Social Democrats remove last hurdle on road to new government

Jan Hamáček A Roman Onderka  (ČSSD), foto: FB ČSSD

After eight months of stalemate the Czech Republic looks set to get a new government capable of winning a confidence vote in the lower house. The Social Democrats have endorsed a coalition agreement on forming a minority government with the ANO party which would rely on support from the Communists.

Social Democrat leader Jan Hamáček, deputy chairman Roman Onderka, photo: official Facebook page of ČSSD
After months of negotiations and numerous rejections, prime minister designate Andrej Babiš appears to have found allies willing to join him in power. The emerging minority government of his ANO party and the Social Democrats will have 93 seats in the 200-strong lower house, meaning that it will have to rely on support from the Communist Party, which has promised to tolerate it in return for numerous concessions.

For the Social Democrats, who did poorly in last October’s general elections, this is a chance to participate in government, and they have pushed their advantage to the limit gaining five ministerial portfolios in the new cabinet. However, the decision to enter into government with ANO was not an easy one and some members vehemently opposed it – either because they don’t like the idea of entering into a coalition led by a politician accused of EU subsidy fraud or because they don’t want to have to rely on the Communist Party for support.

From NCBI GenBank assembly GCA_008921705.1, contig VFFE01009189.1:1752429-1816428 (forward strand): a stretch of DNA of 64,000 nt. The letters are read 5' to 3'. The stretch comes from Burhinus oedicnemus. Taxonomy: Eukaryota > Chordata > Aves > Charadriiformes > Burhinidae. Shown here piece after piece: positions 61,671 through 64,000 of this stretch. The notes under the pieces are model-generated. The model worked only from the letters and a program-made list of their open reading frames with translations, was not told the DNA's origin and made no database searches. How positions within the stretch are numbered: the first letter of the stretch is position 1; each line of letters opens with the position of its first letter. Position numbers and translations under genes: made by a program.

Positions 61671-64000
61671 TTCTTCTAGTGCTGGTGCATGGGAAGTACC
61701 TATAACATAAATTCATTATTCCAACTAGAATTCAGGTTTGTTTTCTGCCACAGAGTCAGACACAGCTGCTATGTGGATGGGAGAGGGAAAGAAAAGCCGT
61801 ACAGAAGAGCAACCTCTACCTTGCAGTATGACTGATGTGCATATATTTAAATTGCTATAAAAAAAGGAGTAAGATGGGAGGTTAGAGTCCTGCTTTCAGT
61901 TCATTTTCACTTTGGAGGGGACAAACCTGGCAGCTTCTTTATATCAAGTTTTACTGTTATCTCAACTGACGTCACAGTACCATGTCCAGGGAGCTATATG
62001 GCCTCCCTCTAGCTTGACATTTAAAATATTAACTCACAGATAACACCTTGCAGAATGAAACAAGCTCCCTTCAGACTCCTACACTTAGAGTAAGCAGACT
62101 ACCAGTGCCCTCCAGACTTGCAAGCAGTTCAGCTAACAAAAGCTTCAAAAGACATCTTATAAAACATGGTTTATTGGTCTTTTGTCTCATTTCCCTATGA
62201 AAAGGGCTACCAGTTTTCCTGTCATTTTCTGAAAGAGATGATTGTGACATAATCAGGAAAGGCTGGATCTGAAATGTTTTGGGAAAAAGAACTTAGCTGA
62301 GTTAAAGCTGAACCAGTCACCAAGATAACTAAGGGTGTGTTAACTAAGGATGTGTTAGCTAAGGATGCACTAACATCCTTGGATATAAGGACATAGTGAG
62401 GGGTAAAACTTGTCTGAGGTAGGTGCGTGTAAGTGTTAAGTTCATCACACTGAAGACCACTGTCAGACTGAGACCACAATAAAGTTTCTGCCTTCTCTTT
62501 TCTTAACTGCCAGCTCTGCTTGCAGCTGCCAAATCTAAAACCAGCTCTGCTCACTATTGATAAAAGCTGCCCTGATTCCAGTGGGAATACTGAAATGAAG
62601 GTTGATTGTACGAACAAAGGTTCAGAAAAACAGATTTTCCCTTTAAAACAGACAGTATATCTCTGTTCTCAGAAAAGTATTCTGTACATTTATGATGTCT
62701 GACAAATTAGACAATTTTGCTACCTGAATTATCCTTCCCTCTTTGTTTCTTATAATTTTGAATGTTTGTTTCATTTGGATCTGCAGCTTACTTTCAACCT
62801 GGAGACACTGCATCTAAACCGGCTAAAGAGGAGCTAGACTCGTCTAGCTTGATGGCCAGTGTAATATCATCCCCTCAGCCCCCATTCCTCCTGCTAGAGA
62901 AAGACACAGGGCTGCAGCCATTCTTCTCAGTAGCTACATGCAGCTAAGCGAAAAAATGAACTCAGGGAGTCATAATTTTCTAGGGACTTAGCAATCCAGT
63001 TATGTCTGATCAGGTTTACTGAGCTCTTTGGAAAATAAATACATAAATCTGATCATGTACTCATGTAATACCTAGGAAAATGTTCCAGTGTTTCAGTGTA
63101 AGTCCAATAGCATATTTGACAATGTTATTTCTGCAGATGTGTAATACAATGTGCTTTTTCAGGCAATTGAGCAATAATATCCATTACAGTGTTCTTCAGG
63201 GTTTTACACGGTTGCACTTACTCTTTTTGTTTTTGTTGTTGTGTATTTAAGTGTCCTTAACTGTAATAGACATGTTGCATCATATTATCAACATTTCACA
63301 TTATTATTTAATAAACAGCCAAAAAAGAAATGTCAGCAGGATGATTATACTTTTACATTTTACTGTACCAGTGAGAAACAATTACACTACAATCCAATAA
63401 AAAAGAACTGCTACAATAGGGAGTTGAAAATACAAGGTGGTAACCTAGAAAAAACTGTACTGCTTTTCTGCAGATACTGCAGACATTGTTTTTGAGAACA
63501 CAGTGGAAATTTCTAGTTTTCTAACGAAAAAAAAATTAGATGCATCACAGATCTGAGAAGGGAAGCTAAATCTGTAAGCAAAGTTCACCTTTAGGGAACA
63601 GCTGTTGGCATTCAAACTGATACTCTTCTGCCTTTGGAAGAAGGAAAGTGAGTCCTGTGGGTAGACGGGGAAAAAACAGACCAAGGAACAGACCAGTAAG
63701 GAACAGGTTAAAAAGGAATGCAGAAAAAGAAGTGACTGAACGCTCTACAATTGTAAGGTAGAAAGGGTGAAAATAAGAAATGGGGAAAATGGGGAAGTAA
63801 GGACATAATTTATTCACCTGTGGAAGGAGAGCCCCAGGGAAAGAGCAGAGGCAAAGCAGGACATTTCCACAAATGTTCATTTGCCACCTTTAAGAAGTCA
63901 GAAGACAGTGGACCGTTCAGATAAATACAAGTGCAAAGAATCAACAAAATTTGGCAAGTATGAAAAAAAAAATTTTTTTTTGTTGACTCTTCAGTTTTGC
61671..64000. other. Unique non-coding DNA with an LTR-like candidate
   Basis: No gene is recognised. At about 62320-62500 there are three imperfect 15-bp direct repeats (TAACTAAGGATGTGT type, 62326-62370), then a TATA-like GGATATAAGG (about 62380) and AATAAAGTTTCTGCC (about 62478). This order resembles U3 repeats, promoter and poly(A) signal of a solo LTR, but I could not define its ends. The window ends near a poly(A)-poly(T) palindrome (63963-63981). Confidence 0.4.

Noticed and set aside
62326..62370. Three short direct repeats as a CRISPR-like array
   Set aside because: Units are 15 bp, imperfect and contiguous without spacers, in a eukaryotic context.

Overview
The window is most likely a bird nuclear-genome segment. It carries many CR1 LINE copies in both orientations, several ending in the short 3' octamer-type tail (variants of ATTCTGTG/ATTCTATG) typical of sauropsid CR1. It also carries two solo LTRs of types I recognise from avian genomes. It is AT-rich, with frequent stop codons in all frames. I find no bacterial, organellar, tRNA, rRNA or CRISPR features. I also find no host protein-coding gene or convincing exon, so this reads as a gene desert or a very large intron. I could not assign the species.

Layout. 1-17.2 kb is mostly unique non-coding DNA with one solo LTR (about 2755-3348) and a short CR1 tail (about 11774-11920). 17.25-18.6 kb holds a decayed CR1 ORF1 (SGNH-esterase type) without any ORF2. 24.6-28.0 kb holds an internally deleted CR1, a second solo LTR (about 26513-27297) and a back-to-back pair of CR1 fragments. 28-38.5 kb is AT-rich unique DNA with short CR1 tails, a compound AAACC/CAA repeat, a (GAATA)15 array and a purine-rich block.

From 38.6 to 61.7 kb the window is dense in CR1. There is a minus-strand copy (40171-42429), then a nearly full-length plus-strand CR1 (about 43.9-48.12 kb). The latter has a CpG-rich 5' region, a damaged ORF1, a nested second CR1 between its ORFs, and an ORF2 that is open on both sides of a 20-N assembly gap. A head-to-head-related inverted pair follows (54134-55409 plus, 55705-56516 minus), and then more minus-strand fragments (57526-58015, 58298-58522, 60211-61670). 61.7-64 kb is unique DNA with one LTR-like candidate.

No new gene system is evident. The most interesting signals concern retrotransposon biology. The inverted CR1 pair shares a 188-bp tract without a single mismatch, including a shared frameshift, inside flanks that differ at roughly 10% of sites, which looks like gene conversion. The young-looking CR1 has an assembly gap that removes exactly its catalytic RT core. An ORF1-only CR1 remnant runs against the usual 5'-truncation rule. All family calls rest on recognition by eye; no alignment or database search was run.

Social Democrat Senator Alena Gajdušková says she will respect the party’s decision with a heavy heart.

“I have said from the start that I do not consider this a wise move. There are many things that are problematic, but as they say Vox populi, vox Dei (the voice of the people is the voice of God).”

The party’s former foreign minister, Lubomír Zaorálek says he fears the coalition may not be viable.

“We do not have a majority coalition. The coalition deal is between two parties who do not have 101 seats together, so the question is how well this set-up will function.”

So how stable will the new government be? A question for political scientist Jiří Pehe:

Andrej Babiš, Miloš Zeman, photo: ČTK/Šimánek Vít
“I think this coalition government will be as stable as is the support of the Communist Party and President Zeman, because in actual fact this is not a government of two parties, but four parties – that is ANO, the Social Democrats, the Communists who will tolerate it, and then, of course, President Zeman who has a great deal of influence over the Communist Party and who has been able to use his influence over Andrej Babiš, as acting prime minister, to put his own people in the government. It now looks like there will be at least three or four ministers who will actually be Zeman’s appointees. So the government will be as stable as is the support of President Zeman and also of the Communist Party.”

Meanwhile, Prime Minister Andrej Babiš is upbeat about his new government and clearly eager to get down to business. On Sunday he will present President Zeman with the new cabinet line-up and on July 11th he plans to ask the lower house for a vote on confidence.